New DOE guidance on coal-to-nuclear opportunities

April 2, 2024, 3:06PMNuclear News

The Department of Energy issued new guidance this week for converting coal-fired plants to nuclear units—an idea that has gained traction in recent years as the United States looks to cut carbon emissions.

A 2022 DOE study found potential for more than 300 coal-to-nuclear conversions across the country. While the process is complex, it would result in significant environmental and reliability benefits to the grid.

“The pivot away from carbon-emitting sources, such as unabated power plants—while beneficial for reducing carbon emissions—has left many surrounding energy communities with economic uncertainty,” explains the new Stakeholder Guidebook for Coal-to-Nuclear Conversions. “Nearly 30 percent of the nation’s coal plants are projected to retire by 2035. In some communities, coal plants have already shuttered, resulting in loss of jobs, local tax revenue, and economic activity.”

Role of advanced reactors: The DOE points to the smaller physical size of advanced nuclear reactors as being a good fit for retiring coal sites.

Small modular reactors have lower construction costs and enhanced safety features, compared with legacy large-scale nuclear plants. The DOE’s 2022 study found that new nuclear plants could save up to 35 percent in construction costs through repurposing coal site assets, such as electrical equipment and civil infrastructure.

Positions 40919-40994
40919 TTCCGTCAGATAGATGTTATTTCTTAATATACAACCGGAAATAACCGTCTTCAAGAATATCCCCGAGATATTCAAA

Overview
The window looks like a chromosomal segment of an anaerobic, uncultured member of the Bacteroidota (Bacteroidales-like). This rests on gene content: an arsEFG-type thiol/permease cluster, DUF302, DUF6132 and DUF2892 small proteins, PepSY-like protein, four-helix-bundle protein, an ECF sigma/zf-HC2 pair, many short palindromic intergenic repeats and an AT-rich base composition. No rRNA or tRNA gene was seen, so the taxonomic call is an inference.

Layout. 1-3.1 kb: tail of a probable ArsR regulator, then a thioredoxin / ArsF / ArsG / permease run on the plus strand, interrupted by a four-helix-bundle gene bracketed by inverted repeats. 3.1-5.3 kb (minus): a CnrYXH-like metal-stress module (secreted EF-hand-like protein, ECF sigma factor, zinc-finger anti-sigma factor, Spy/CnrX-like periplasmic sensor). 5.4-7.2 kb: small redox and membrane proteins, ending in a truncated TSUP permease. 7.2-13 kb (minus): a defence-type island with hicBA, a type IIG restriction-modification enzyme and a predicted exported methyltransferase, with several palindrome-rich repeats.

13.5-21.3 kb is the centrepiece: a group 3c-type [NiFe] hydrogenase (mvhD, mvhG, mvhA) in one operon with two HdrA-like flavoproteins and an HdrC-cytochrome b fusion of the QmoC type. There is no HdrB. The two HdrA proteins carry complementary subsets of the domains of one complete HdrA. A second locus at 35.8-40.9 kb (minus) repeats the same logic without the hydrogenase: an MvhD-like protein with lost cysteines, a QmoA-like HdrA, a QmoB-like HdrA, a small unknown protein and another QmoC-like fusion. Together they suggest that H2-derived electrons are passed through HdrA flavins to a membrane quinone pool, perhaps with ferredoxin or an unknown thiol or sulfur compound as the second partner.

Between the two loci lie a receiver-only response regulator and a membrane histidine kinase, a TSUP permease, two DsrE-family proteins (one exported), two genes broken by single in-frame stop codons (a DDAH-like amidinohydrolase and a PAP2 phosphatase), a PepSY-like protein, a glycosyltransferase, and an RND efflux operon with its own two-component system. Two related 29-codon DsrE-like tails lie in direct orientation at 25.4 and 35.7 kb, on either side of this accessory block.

Additionally, the DOE found that conversion to nuclear would provide economic assets and more jobs—with coal workers being able to easily transition to jobs at nuclear plants—in host communities.

“As we work to transition to a net-zero economy, it’s absolutely essential that we provide resources to energy communities and coal workers who have helped our nation's energy system for decades,” said Kathryn Huff, assistant secretary for nuclear energy. “This is a core promise of the Biden-Harris administration: to deliver place-based solutions and ensure an equitable energy transition that does not leave energy communities behind.”

Questions to ask: The DOE lists the following questions as beneficial for utilities to ask as they consider a coal-to-nuclear transition.

  • How much power should the new nuclear plant provide?
  • Would the replacement nuclear plant be built on the site of the original coal plant or nearby?
  • What existing coal plant infrastructure can be reused for a nuclear plant?
  • Can the project support a gap in operations between the two plants?

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